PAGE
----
• I usually see the last definition as $d(..)=..\int \sqrt{g(..)}$. Everything should work even without the square root, the only thing I am not sure about is the triangle inequality.
– Void
Mar 4, 2015 at 8:15
• Actually I am now sure that it will violate the triangle inequality - it can be seen in terms of infinitesimals: take the vector $XZ$ representing an infinitesimal path to have a norm $1$. Now you can take the point $Y$ halfway between $X$ and $Z$ and the prescription without the square root will tell you that the path $XY + YZ$ has half the length of $XZ$.
– Void
Mar 4, 2015 at 8:25
• @Void You're quite right. I just forgot the square root.
– user10851
Mar 4, 2015 at 17:32

I think it might help to think about the spacetime interval $\text{d}s^2$ as a measure of movement in spacetime relative to the speed of light. Let's say that you want to move from a point $p=(0,0,0,0)$ to another point $p'=(t,x,0,0)$. The quantity $\text{d}s^2 = c^2\text{d}t^2-\text{d}x^2$ is then:

• Positive if $x<ct$, which means that you traversed the distance slower than the speed of light;
• Zero if $x = ct$, which means that you traversed it exactly at the speed of light;
• Negative if $x>ct$, which means that you traversed the distance faster than the speed of light.

So with the metric convention that you use, special relativity dictates that any massive particle can only traverse positive spacetime intervals, and any massless particle can only traverse zero spacetime intervals, since all the distances are measured relative to how a photon would move between the points.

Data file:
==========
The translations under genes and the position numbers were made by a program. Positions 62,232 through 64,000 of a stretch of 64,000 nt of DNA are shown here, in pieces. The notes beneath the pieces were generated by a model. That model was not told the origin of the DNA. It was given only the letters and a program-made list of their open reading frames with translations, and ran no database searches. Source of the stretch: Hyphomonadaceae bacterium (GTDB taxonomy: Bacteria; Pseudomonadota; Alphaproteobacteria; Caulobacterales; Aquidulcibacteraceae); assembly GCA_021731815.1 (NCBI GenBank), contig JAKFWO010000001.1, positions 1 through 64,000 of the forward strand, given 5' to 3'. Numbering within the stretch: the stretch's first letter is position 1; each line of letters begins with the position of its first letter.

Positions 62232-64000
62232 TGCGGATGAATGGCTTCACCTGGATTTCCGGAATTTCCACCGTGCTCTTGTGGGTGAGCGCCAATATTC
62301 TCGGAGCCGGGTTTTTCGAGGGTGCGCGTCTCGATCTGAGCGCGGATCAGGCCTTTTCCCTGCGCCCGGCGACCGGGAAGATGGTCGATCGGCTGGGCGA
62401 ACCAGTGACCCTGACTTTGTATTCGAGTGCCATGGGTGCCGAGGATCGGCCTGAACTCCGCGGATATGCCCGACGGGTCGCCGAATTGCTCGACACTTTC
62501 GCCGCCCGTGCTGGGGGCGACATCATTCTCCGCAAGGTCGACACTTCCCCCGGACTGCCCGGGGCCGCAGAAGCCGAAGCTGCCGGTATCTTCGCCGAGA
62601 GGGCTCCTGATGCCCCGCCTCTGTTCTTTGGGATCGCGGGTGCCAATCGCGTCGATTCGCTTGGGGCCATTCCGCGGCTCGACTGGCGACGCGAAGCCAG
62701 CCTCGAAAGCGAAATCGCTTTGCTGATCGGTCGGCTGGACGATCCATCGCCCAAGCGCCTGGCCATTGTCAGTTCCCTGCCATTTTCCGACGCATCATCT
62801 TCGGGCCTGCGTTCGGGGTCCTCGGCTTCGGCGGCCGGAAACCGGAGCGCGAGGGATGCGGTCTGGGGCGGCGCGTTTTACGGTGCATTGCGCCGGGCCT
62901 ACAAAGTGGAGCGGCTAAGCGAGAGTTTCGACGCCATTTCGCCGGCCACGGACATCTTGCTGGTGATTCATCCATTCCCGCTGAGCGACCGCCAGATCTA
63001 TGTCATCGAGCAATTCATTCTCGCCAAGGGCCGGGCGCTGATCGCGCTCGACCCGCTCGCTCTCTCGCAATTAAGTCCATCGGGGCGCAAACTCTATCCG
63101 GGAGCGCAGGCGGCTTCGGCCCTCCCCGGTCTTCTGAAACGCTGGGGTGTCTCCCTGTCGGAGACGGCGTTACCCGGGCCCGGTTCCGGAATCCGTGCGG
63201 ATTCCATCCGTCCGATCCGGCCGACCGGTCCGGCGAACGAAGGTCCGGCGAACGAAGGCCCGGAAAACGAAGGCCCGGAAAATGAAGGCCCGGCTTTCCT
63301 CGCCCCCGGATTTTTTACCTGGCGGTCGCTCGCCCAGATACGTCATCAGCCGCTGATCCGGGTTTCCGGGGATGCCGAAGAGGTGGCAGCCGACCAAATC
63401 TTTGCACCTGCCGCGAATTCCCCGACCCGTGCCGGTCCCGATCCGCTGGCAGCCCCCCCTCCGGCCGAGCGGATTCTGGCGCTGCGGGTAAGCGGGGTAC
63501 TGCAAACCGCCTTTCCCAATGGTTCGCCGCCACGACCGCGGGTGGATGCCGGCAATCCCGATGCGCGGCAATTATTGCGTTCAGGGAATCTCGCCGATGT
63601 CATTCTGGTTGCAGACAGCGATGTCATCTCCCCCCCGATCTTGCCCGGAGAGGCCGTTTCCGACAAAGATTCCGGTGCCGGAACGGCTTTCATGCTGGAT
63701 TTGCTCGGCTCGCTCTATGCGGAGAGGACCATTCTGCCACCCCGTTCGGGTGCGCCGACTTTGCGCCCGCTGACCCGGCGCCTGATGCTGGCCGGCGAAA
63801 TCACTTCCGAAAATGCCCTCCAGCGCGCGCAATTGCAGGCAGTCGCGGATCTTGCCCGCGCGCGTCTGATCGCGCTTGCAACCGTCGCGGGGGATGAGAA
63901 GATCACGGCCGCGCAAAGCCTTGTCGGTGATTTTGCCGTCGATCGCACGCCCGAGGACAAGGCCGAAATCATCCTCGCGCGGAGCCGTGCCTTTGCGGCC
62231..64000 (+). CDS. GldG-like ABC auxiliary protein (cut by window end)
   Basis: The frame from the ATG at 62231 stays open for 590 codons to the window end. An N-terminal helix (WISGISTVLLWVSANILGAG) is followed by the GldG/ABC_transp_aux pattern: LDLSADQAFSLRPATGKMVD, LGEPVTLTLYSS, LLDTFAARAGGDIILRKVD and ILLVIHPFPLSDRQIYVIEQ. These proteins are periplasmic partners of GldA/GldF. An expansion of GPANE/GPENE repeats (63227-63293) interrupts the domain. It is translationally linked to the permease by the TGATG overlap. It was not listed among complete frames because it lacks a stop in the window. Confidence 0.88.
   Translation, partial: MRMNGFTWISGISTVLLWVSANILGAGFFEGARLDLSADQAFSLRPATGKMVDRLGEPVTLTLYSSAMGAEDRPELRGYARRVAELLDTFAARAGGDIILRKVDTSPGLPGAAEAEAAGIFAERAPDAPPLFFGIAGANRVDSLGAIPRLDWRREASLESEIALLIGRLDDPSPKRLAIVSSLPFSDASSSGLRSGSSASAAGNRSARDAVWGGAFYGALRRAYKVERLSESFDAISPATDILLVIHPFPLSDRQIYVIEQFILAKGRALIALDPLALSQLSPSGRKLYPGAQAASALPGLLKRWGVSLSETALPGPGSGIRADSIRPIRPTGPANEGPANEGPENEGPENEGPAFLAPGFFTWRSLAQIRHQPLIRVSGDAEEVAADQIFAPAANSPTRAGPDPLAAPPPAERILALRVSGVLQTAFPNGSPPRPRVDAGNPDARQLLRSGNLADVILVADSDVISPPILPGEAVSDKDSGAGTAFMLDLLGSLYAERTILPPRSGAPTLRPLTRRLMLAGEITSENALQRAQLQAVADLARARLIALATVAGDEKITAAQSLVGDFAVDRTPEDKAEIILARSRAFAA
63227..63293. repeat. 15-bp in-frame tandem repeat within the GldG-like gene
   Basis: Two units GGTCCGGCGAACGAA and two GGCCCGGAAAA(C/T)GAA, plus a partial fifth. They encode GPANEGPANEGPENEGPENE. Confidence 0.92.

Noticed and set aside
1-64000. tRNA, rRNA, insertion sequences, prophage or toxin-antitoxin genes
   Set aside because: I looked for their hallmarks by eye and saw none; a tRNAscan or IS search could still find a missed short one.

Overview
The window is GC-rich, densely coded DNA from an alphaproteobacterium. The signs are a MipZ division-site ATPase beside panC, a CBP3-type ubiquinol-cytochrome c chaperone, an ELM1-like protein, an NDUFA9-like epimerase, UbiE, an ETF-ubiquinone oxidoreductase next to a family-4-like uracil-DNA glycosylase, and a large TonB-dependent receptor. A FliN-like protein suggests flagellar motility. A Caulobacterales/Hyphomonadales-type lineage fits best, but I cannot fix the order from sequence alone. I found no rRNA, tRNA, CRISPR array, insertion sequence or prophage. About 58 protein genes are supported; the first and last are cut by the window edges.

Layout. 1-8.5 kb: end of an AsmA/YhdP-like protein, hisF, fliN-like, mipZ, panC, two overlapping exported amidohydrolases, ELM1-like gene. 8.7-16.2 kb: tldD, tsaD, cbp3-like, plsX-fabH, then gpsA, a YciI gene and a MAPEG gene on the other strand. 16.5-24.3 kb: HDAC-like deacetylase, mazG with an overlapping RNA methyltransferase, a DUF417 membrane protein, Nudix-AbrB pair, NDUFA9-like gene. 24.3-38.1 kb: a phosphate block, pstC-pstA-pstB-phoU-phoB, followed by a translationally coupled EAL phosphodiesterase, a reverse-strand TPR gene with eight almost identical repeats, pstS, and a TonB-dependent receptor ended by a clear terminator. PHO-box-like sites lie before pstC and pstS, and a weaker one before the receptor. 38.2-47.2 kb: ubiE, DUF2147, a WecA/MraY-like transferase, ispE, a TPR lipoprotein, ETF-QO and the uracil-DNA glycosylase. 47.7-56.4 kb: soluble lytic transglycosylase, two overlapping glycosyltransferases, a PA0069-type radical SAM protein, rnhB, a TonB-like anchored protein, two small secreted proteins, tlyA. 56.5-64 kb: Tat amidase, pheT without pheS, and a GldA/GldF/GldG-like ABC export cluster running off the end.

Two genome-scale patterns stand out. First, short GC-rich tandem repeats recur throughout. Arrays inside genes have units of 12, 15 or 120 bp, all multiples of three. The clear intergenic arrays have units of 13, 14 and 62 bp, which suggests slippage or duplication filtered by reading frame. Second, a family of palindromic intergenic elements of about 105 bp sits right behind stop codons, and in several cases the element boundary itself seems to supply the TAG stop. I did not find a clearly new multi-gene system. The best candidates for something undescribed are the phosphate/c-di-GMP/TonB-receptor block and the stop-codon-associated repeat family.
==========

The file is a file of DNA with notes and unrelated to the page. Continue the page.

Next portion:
• So are you saying that, if I am at a point $p$ and I move to a point $p'$, that the rules for traveling on the manifold depend if the particle is massive or not? Mar 4, 2015 at 2:36
• Manifolds in general don't come with a notion of "traveling on" them, but yes, massive particles have speeds less than $c$ and massless particles travel at speed $c$ unless you include phenomena like, say, glass. Mar 4, 2015 at 2:39
• @StanShunpike, what I mean is that according to special relativity, a massless particle can only move from $p$ to $p'$ if $(p'-p)^2=0$, a massive particle can only move from $p$ to $p'$ if $(p'-p)^2>0$, and no particle can move from $p$ to $p'$ if $(p'-p)^2<0$. So the spacetime distance $\text{d}s^2$ between the two points determines which kinds of particles are allowed to move from $p$ to $p'$ and not. Mar 4, 2015 at 2:50
• @jabirali Ohhh...I'm still not sure that completely answers my question but +1 because I didn't realize that. So you are saying that massless particles travel exclusively on light-like intervals, whereas massive particles travel exclusively on space-like and no particles (besides hypothetical ones) travel along space-like. Wow! Somehow this seems obvious in retrospect but I never thought about it like that. Cool! Mar 4, 2015 at 2:57
• Specifically, the part that I don't think is answered is....okay, let's say then that the only particles that travel along light-like intervals are massless particles...that still leaves me with my original problem of traveling some distance between two points and the interval being zero. Why doesn't that imply they are the same point? Mar 4, 2015 at 2:59

Yeah, you've not yet adapted. That's OK. Let me take you through it.

In this conventional world of classical physics we have separate notions of distance and time, with the idea that either two events happen at the same time and therefore have an objective distance between them, or two events happen at different times and therefore have an objective time between them. It is always one or the other, not both, not neither: if there is a time gap between two events, then there is some reference frame which sees them both at distance L for any L you'd like; otherwise if the time gap is zero then everyone agrees on the distance between the two events. This allows you to freeze a moment in time and speak of distances.